Hannah Rudstam, employment expert and senior extension associate with Cornell University’s ILR School, discusses the persistent high unemployment rate among returning veterans and recent data that shows the situation for some veterans improving.
“The unemployment rate among recently returning veterans remains somewhat higher than that of the overall population. However, the unemployment rate among these veterans is improving faster than the unemployment rate for the overall population.
“A recently released report by the US Bureau of Labor Statistics (BLS) shows that the unemployment rate for Gulf War Era II veterans – those who served since September 2001 – dropped from 12.1 percent to 9.9 percent during 2012, a decline of 2.2 percentage points. By comparison, the unemployment rate in the U.S. population as a whole dropped by about 1 percentage point during 2012.
“The unemployment rate for young male veterans aged 18 to 24, though also declining, was higher than that of young males who are not veterans. Twenty percent of young male veterans were unemployed, as compared to 16.4 percent of nonveterans of the same age.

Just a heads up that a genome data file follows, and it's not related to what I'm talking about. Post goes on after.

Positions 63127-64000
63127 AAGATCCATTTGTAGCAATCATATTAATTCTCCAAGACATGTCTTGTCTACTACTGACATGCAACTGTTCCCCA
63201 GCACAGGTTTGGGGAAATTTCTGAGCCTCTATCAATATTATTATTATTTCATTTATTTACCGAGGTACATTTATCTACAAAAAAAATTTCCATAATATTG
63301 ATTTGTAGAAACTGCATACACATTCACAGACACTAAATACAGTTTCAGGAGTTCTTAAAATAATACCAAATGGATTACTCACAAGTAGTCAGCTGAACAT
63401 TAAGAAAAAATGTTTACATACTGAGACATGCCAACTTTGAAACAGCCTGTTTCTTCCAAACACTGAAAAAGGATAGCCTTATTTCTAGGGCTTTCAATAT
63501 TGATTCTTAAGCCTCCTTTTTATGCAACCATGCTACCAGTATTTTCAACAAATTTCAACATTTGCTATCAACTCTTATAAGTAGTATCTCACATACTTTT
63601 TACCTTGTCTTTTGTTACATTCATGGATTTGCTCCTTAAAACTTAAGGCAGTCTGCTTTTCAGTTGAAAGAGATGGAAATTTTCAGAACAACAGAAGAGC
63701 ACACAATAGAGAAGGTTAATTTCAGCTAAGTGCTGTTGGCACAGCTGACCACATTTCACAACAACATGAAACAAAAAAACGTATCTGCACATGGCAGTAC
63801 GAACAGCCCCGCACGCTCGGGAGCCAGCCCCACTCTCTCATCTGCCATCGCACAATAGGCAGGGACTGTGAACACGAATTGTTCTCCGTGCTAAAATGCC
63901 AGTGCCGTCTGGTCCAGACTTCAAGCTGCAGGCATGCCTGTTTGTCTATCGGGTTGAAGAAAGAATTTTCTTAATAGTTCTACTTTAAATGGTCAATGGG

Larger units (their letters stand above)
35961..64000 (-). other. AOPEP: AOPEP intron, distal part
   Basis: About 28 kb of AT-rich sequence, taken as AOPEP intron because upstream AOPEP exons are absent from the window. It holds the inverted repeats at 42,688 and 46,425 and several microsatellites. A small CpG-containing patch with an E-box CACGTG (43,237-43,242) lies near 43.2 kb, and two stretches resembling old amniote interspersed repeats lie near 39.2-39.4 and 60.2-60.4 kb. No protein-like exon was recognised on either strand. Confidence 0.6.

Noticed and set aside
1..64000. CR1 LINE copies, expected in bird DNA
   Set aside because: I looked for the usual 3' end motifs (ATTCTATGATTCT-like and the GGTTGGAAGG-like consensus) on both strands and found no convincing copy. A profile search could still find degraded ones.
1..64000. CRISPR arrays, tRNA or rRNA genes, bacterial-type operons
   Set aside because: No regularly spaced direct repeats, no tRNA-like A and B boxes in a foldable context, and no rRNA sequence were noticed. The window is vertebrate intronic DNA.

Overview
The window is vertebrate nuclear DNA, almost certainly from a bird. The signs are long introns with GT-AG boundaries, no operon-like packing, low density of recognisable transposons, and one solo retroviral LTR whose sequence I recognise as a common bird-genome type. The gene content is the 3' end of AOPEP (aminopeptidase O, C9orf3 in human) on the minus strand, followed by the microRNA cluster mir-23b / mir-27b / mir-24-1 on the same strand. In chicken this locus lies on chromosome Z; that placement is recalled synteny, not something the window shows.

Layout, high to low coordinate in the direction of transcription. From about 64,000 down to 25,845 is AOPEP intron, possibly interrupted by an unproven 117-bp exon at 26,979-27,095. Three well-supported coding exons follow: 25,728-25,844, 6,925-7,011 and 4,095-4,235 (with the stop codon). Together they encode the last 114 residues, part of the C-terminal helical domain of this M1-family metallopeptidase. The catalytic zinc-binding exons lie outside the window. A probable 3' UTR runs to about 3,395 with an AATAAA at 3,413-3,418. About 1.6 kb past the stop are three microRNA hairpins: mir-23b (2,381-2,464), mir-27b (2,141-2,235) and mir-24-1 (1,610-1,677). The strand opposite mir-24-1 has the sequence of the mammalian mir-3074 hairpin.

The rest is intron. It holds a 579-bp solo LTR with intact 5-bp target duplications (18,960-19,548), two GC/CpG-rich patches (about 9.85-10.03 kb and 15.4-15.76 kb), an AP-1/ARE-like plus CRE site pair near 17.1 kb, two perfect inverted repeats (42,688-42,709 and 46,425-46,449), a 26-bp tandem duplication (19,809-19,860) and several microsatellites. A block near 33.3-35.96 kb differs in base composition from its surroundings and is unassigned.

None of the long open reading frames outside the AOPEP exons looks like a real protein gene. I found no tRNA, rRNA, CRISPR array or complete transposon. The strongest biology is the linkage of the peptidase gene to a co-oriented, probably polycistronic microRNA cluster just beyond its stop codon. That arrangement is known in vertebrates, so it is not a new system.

“The BLS report also includes an unemployment rate of 6.5 percent for veterans with disabilities. This number should be interpreted with some caution. This unemployment rate only includes those actively looking for work. Some veterans who have received a disability rating from the military may not be actively looking for work and, hence, would not be included.
“There are a number of factors that could change these trends. Primary among them is the current budget gridlock in Washington and how this will impact job creation and unemployment in the months to come. Also, emerging regulations and guidelines for federal contractors employing veterans and people with disabilities could change employer incentives and accountabilities.”